I’m a shockingly vain person. I don’t want to be, exactly. It comes along with the eating disorder.
The only started thinking about it recently. It’s hard to square vanity with self-hatred but an eating disorder shows it’s possible to exhibit both simultaneously.
Eating disorders are many things. Self-love is not one of them.
Vanity is excessive pride in or admiration of one’s appearance or achievements. Although I hated myself to a level that is difficult to articulate when I was deep in my eating disorder, I also had pride, hidden underneath.
Pride in the depths to which I was willing to go, perhaps. Look what I can do. A sense of smug superiority over everyone else who didn’t have the self-control, the drive. Casually disclaiming your small stature while making sure you point it out. That’s vanity.
That’s the dirty little eating disorder we don’t like to talk about.
Of course, I was vain. A solid some percent of the time. Often it showed up as a pushback against thoughts of quitting, of getting help, of breaking free. It’s like trying to quit the gym. The eating disorder acts polite, argues her case. She shows you how far you’ve come, how close you are – look at those ribs! – do you really want to quit now, when you’re almost perfect?
I’ve had doctors tell me I don’t see myself clearly. For instance, I do very poorly at the “rank yourself in context with these other people” game. So, they’re correct, in a sense. But they are only correct some of the time. Other times, I’d see myself clearly indeed. They seemed to think I didn’t see the bones. I did. I was proud of them, even as I feigned concern, even as I pretended I couldn’t.
At the same time, I could look in the mirror and see nothing but fat and flesh, nothing to engender even the tiniest speck of vanity. The profile I’d been admiring for its narrowness only seconds before was now superseded by my eating disorder’s focus on legs she insisted needed serious work.
Vain and filled with self-loathing nearly simultaneously.
I still lust over the emaciation of fifteen pounds ago. It’s hard to let go of that; I’ve pined after perfection for decades. And yet, though the body analysis and desperate vanity are still there, it’s different. I’m less emotionally connected when I check now. There’s an emergent ability to shrug and say “oh well”, at least some of the time.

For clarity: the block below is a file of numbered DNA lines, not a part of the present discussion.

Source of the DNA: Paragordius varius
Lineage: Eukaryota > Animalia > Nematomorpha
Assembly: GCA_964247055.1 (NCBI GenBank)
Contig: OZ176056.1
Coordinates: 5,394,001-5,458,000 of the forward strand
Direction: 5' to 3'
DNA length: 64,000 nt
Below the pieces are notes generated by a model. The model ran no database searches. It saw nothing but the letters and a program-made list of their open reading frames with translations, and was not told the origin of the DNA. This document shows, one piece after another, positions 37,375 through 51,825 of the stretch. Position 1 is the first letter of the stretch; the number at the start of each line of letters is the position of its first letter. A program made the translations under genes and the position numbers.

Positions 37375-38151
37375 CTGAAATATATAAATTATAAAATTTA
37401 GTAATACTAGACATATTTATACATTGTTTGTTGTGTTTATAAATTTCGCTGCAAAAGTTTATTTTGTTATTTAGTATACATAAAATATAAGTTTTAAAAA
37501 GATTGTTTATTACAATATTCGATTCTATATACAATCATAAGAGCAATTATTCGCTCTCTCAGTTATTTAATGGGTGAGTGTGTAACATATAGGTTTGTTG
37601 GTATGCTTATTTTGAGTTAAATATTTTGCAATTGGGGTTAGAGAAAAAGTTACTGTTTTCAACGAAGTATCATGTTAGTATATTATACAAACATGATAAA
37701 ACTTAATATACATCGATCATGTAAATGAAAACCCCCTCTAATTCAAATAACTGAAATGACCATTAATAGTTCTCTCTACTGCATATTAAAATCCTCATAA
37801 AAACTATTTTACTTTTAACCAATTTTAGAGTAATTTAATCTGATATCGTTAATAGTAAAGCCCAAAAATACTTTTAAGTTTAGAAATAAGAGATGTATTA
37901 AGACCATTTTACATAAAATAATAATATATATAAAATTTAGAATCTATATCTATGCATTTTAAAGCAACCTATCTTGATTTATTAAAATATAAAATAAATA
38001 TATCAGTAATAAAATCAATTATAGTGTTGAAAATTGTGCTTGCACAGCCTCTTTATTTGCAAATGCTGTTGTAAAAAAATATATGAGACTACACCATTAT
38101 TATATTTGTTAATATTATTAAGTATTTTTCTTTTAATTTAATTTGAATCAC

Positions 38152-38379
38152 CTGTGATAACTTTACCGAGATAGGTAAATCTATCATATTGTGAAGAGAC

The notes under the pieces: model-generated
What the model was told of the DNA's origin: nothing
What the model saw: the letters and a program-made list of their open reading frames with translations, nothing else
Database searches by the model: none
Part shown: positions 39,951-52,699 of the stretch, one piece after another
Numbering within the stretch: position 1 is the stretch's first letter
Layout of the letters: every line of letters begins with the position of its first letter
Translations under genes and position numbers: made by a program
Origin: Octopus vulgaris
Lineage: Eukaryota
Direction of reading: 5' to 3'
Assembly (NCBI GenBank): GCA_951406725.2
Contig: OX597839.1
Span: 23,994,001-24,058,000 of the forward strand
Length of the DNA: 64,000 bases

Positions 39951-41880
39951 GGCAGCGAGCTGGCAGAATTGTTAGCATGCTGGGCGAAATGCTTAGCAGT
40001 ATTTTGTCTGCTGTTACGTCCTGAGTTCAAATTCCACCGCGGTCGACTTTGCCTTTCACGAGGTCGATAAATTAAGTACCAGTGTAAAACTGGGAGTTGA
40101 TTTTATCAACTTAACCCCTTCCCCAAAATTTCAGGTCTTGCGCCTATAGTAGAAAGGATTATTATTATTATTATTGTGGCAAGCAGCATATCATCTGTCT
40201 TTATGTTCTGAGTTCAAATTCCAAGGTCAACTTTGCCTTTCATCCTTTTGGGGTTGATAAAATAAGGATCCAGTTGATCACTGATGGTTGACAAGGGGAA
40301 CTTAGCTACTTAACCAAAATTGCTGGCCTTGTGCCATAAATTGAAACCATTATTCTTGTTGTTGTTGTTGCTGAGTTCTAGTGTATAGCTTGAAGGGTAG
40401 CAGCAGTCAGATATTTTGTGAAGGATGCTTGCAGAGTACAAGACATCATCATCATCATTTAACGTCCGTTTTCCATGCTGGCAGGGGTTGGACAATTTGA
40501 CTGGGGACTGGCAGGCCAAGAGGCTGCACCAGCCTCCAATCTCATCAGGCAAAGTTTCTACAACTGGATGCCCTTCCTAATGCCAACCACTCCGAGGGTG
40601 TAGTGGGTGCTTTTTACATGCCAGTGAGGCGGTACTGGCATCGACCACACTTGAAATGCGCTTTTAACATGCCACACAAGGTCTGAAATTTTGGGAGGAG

I no longer race to put in an hour on the elliptical while stripping my diet down to mostly lettuce because of a bit of flesh.
And yet, we need a level of vanity to care enough to engage in the necessaries of self-care.
Definitely my new favourite sin. I can still be vain. I just have to be healthy about it.
“healthy vanity is taking a healthy interest in what you look like…to ensure maximal health and vitality.” *
I’ve had a hard time believing this in my bones: that it’s okay to take care of yourself and take pride in the results. That taking care of yourself is a good thing, even if your eating disorder is displeased with the level of thin.
Coming to believe I’m entitled to certain things, like nice shampoo, a new lip stain, a manicure, or a new pair of boots while I’m imperfect has been a hard slog. Even now, doing self-indulgent things “just because” makes me feel a little bit like I’m getting away with something immoral.
I started with skincare. This was particularly challenging considering the struggles I’ve had with my face. The scars and nerve damage causes distress. I prefer not to look. Which makes skincare routines challenging.
Plus, I have wrinkles where I didn’t use to have wrinkles and softness in places that used to be firm. In this case, healthy vanity and the more traditional kind collide.
Healthy vanity is about more than your surface appearance. Healthy vanity benefits the soul. The eating disorder-related vanity didn’t even know I had one.
“[Healthy vanity is] the desire to look and feel your best. Healthy vanity inspires you to seek out ways to better your beauty and body.” *
“Better” is an important word. Healthy vanity is about being better. It’s about improvement, about taking care of yourself. Unhealthy vanity is about perfection. It’s about judgement, self-criticism.
The extreme vanity that comes with an eating disorder is bad, requiring as it does extreme self-harm. Swinging completely the other way and neglecting our appearance is also negative, and can have unwanted effects on our emotional and physical health.
It’s a good thing. *
*The Devil’s Advocate. Burbank, California. Warner Home Video, 1998.
*Ask Dr. Kurt. The Concept of Healthy Vanity. August 8, 2016.
*Jolene Hart. Beauty is Wellness. Eat Pretty Vocabulary: Healthy Vanity. March 13, 2014.
*I should probably credit Martha Stewart.